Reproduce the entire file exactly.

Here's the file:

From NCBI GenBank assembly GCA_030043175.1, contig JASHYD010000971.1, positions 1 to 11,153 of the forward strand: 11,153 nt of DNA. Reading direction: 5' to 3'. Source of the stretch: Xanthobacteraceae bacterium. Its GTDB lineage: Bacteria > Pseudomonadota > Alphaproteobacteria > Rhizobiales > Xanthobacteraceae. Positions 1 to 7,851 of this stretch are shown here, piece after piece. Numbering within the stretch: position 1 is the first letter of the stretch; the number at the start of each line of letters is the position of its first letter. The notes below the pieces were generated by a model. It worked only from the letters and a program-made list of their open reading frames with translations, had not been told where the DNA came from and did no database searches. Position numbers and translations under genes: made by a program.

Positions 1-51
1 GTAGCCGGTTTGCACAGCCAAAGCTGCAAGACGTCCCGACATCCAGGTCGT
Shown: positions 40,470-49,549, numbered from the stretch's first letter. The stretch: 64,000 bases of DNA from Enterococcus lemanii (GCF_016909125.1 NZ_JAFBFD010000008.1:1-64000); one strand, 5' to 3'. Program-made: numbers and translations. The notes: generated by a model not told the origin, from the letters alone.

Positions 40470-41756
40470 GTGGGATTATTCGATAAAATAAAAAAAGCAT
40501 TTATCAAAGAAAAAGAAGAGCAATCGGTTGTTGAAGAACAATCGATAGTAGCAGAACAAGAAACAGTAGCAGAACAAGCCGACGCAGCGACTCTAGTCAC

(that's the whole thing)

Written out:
From NCBI GenBank assembly GCA_030043175.1, contig JASHYD010000971.1, positions 1 to 11,153 of the forward strand: 11,153 nt of DNA. Reading direction: 5' to 3'. Source of the stretch: Xanthobacteraceae bacterium. Its GTDB lineage: Bacteria > Pseudomonadota > Alphaproteobacteria > Rhizobiales > Xanthobacteraceae. Positions 1 to 7,851 of this stretch are shown here, piece after piece. Numbering within the stretch: position 1 is the first letter of the stretch; the number at the start of each line of letters is the position of its first letter. The notes below the pieces were generated by a model. It worked only from the letters and a program-made list of their open reading frames with translations, had not been told where the DNA came from and did no database searches. Position numbers and translations under genes: made by a program.

Positions 1-51
1 GTAGCCGGTTTGCACAGCCAAAGCTGCAAGACGTCCCGACATCCAGGTCGT
Shown: positions 40,470-49,549, numbered from the stretch's first letter. The stretch: 64,000 bases of DNA from Enterococcus lemanii (GCF_016909125.1 NZ_JAFBFD010000008.1:1-64000); one strand, 5' to 3'. Program-made: numbers and translations. The notes: generated by a model not told the origin, from the letters alone.

Positions 40470-41756
40470 GTGGGATTATTCGATAAAATAAAAAAAGCAT
40501 TTATCAAAGAAAAAGAAGAGCAATCGGTTGTTGAAGAACAATCGATAGTAGCAGAACAAGAAACAGTAGCAGAACAAGCCGACGCAGCGACTCTAGTCAC